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Bayfront Park 3 - Pahavit's Universe — LiveJournal

pahavit
Date: 11-26-2006 3:11 PM
Subject: Bayfront Park 3
Security: Public
Tags:bayfront park, bird, cat, field trip, flower, hawk, menlo park, northern harrier, pigeon, red-tailed hawk
Saturday's field trip: Bayfront


Saturday D. and I went back to Bayfront Park in nearby Menlo Park.

Before we even got into the parking lot we saw a small falcon, probably a sparrow hawk, on the power lines, catching bugs. We also saw a turkey vulture, black phoebes, Canada geese, a common egret and many hummingbirds. Lots of LGBs as well.


Here's the trail in part of the park.





The view across the marsh toward the East Bay.





The methane gas produced by the landfill is used in an engine generator to produce electricity. It was really loud and annoying. I'm not sure how the wildlife can stand it all the time.





There were yellow flowers here and there along the trail (gazanias?).  There were orange flowers there too.





There were flocks of pigeons circling around.





We saw many juvenile red-tailed hawks soaring overhead.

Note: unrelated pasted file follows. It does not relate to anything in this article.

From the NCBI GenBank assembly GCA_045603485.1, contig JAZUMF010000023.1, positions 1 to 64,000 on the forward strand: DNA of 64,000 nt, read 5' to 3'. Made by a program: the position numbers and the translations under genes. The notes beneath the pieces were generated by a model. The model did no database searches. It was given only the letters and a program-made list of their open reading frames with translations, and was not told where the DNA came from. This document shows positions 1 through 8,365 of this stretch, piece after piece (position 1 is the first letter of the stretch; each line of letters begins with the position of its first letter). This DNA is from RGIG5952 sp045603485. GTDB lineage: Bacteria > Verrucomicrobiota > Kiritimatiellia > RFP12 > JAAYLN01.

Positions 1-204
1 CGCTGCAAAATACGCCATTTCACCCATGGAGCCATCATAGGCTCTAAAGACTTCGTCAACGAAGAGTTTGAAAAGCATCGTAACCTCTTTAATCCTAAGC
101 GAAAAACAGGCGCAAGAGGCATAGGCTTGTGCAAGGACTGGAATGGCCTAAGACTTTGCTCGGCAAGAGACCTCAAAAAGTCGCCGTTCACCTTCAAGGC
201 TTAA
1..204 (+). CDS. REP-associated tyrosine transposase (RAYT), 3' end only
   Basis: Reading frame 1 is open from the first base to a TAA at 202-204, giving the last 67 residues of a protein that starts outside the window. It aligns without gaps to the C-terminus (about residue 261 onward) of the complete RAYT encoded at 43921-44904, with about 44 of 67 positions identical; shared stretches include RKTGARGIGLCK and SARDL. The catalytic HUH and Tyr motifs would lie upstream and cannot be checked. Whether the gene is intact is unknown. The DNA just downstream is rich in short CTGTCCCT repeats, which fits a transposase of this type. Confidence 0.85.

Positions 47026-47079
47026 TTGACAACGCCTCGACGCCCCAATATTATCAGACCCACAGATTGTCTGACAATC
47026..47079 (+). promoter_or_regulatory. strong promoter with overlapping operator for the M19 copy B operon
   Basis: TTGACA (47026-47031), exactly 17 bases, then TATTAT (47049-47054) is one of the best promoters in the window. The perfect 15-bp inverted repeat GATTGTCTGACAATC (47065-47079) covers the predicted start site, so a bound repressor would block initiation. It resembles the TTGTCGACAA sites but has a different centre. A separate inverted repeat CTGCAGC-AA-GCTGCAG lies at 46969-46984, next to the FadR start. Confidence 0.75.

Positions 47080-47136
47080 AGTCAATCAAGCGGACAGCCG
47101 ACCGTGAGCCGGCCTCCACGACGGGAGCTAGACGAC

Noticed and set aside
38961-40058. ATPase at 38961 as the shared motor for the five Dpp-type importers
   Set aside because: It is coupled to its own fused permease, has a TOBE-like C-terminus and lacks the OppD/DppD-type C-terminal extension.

One hawk kept on soaring over the barren salt flats. It must have been just passing through, because it didn't seem to know there was no lunch to be had in such a desolate habitat. It needed to move over the grassy hillsides instead.





At the salt ponds, we saw lots of little salt islands emerging from the concentrated brine.





It's a surreal world in the salt ponds. As the ponds reach the near saturation point for salt, organisms lower on the food chain are the only ones who can survive such an extreme environment. These are called halophilic, or salt-loving, bacteria. The most dominant, Dunaliella, actually changes the color of its protoplasm. As the brines grow saltier, the algae darken and its orange hue transforms into a brilliant vermillion, coloring the ponds the same vivid red.





The foam that floats along on the surface is salty brine.





When foam collects up against an obstacle such as some salt islands or a curve in the channel, it gets all scummy-looking.





We saw some pretty red plants growing along the edge of the salt ponds.





The coyote bush has gone to seed and glows in the autumn sunlight.





As we walked back to the truck, a northern harrier was on patrol over the hillside. The air was filled with the sharp, high-pitched alarm calls of the ground squirrels.





Just before the parking lot we saw a feral cat also on patrol. I hope the kitty had a good feast on the abundant ground squirrels that were frolicking with abandon up and down the hillsides and had a warm place to sleep at night.




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